Should you give your staff a sandwich for having a good sleep? A look into different ways to encourage wellness at work.
As a new year rolls in, it’s common for people to take a “new year, new me” approach to their lives. They might sign up for a gym membership, change their eating habits or pledge to kick their nicotine addiction. While this is well intentioned, most resolutions don’t pan out – one prediction has it that 80 per cent of new year resolutions are ditched come February. But what if your workplace made a health and wellbeing new year resolution for you?
According to Willis Towers Watson research from October 2018, 74 per cent of employers were considering implementing behavioural or emotional health management programs, 55 per cent were looking at activity-based wellbeing programs, and 50 per cent identified lifestyle risk management as their priority.
Tangible rewards for behavioural changes
In a US survey of larger businesses, nearly nine out of ten employers that provided a wellbeing program offered financial compensation as part of the program, an 11 per cent increase from 2017. Annual incentive amounts are also on the rise, from $742 in 2017 to $784 in 2018. This number is only expected to increase, with 67 per cent of surveyed employers saying they planned to expand upon these programs over the coming three to five years.
It makes sense that in US organisations are jumping into physical wellness programs in a bid to lower healthcare costs, considering most of them are footing the insurance bill. But health and fitness in the workplace is also on the global agenda.
One example that recently gained a fair amount of media attention was the Japanese wedding planning company, Crazy Inc., that gave its employees ‘points’ for sleeping at least six hours per night, five days per week. These points could be redeemed at the office’s cafeteria for a value of up to $570 per year (64,000 yen). (Snoozing hard for edible rewards? That sounds like my kind of employer.)
You might be thinking, how on earth do they measure this? No, company reps don’t sit at employee bedsides each night taking notes. Like most things nowadays, there’s an app for that! Technology is embedded into the employee’s mattresses to measure their time under the sheets.
With Japan’s “death from overwork” culture, known as karoshi, and the economic effects of the country’s lack of sleep (estimated to cost the country $138 billion in 2016), maybe Crazy Inc.’s CEO Kazuhiko Moriyama isn’t so crazy.
What’s the most effective way to reward?
Reports found that financial rewards are more effective than token gift incentives in increasing participation rates in workplace health assessments and biometric screenings. Interestingly, participation rates are higher for organisations using no incentives, compared to those using just token gifts.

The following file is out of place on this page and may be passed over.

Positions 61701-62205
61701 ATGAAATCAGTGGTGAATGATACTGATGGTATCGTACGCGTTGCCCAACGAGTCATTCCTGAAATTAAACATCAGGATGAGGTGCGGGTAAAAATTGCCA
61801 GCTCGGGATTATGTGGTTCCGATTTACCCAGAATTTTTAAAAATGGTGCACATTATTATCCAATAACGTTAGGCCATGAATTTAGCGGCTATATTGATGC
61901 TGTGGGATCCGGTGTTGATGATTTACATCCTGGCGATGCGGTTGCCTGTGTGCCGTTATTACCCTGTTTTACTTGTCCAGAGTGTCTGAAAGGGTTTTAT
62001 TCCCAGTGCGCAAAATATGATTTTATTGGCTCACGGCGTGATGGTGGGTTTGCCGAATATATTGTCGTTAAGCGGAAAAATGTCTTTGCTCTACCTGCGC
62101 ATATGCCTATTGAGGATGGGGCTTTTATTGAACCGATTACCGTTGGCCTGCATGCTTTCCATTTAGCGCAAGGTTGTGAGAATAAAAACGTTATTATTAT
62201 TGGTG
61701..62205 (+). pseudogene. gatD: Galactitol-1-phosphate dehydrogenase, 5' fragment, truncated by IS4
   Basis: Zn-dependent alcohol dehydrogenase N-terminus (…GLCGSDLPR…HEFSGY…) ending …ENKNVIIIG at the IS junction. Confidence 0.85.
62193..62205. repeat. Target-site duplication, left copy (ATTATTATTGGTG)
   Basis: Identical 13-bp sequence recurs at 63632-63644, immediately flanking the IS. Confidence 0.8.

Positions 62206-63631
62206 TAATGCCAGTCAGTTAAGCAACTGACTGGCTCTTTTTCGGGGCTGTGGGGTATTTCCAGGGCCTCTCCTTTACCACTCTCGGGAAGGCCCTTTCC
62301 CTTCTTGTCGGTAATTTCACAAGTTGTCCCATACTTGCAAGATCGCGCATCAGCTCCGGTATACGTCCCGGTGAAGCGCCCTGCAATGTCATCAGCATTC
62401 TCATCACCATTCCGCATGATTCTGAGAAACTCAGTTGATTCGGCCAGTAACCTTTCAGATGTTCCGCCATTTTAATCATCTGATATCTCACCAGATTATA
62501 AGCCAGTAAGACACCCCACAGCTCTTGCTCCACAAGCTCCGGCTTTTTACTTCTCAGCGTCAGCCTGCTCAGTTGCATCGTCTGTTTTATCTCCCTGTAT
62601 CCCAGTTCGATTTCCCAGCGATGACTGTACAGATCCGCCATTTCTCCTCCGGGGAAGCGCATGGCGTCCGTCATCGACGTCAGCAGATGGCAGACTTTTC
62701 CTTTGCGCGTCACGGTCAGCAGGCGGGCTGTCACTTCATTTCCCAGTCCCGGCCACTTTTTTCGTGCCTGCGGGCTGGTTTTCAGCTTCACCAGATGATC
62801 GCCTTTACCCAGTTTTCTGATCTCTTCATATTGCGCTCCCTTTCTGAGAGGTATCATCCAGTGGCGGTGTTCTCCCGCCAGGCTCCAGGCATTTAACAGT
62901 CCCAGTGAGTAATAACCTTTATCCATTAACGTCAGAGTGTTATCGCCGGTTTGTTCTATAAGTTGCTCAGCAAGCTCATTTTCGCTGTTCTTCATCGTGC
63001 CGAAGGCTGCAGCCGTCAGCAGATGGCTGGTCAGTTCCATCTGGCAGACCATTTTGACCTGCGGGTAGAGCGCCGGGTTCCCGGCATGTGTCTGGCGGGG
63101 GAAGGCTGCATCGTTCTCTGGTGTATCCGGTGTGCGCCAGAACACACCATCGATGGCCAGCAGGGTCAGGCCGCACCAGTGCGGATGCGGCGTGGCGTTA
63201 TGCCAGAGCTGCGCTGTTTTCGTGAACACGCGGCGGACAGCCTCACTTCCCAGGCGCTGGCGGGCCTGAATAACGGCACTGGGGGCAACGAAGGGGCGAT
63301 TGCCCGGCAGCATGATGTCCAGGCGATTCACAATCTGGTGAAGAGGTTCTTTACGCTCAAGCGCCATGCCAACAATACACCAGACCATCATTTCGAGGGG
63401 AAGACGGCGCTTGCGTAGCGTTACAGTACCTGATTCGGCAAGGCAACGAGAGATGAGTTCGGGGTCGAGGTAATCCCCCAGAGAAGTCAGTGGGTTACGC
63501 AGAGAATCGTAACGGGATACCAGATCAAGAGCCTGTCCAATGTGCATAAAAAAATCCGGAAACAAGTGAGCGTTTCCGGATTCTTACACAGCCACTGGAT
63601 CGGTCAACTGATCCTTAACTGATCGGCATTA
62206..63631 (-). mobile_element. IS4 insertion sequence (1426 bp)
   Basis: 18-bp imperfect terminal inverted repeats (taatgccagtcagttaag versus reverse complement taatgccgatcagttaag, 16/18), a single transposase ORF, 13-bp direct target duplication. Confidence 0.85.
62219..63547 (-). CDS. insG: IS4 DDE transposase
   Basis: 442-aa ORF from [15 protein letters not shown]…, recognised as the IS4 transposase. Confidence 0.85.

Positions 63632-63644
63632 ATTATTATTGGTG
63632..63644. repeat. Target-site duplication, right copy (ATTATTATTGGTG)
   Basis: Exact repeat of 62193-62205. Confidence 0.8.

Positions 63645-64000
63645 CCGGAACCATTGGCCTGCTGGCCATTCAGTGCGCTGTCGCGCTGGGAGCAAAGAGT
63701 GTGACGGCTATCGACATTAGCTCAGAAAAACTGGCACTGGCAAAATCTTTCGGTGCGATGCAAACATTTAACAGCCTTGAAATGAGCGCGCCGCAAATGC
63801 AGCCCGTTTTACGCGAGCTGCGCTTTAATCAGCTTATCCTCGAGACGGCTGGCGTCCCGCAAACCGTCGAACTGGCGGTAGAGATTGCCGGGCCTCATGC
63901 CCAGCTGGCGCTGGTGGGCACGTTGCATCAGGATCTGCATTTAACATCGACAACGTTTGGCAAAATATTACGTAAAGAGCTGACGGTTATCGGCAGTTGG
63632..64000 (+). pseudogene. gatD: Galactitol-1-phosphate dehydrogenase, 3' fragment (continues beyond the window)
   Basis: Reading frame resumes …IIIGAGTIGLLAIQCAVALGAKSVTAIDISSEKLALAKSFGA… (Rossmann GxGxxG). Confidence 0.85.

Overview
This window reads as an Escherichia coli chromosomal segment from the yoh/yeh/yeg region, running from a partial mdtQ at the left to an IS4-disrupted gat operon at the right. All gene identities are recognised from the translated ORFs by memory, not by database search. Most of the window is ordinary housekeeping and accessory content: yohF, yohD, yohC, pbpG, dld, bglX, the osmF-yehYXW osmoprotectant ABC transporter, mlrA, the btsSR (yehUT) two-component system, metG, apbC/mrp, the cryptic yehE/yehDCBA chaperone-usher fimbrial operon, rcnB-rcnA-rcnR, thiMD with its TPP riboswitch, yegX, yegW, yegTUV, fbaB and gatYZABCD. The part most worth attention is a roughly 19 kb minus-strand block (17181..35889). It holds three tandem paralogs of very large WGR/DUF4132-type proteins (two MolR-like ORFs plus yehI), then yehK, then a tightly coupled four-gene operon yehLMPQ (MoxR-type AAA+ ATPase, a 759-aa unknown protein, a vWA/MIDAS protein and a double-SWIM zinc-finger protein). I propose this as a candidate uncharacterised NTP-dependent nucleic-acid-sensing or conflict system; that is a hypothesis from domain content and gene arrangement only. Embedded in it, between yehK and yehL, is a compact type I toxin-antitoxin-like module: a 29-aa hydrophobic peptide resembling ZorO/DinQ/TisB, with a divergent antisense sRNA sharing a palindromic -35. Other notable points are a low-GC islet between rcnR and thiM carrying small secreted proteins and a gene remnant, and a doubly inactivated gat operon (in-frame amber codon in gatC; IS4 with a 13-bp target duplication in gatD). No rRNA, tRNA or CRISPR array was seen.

This seems to show that employees want their organisations to put their money where their mouth is and invest in a program that benefits them twofold: they get fit and also save on lunch money. Who wants a participation ribbon when they could take home some cold, hard cash?
This comes from a report issued by Hero and Mercer, which surveyed 777 organisations. The report also looked at the effectiveness of participation-based incentives (rewarding staff for simply being involved), outcome-based incentives (rewards for reaching specific health targets, such as lowering blood pressure/losing weight) and activity-based incentives (offering a reward for reaching 10,000 steps in a day).
Respondents reported less use of outcome-based incentives versus participation-based incentives, activity-based incentives or no incentives at all. This makes sense as revealing health-based outcomes to an employer my be too intimate for some.
How much should employees have to share?
When it comes to monitoring individual health and wellbeing, there are certain lines that shouldn’t be crossed.
For example, heath and fitness company Noom offer staff up to $2,400 each year to stay fit. This money is to be used on health related costs: gym memberships, massages, yoga classes and the like. On face value, this is a great idea, especially when you consider how costly such activities can be. However, by allocating this money towards a specific activity, such as going to the gym, you could alienate staff members who might not feel comfortable doing so. Those utilising the services could also feel as though they’re under a microscope; which services are you using, do they comply with the organisation’s standards of ‘health and fitness’ and, perhaps most alarmingly, and are they paying off?
Perhaps rather than allocating funds for a specific service, employers could reward staff for the health and fitness regimes they’re already partaking in, encouraging them to continue.
HRM previously reported on a company that paid their staff $5 everytime they opted to ride their bike to work, doubling to $10 per ride if they kept the habit going for a whole year. In this same article, Zappos’ former wellness coordinator Kelly Maher spoke of their fun approach to fitness at work, reportedly taking staff to off-site activities like laser tag or trampolining and allocating “recess breaks” where staff could play sports like basketball.
This approach might be less intrusive as the variation in activities might provide something for the less sporty among us (full disclosure: a gym is my personal idea of hell) and could also double as a team building exercise. That’s a win for employers too!
Whatever your preference is, there’s no one-fits-all approach to employee wellness. It’s best to keep all of your people in mind when formulating an incentive program.
Learn about mental health awareness, stress management and effective strategies to manage health and wellness appropriately in the workplace, with the AHRI short course ‘Mindfulness – mental health at work’.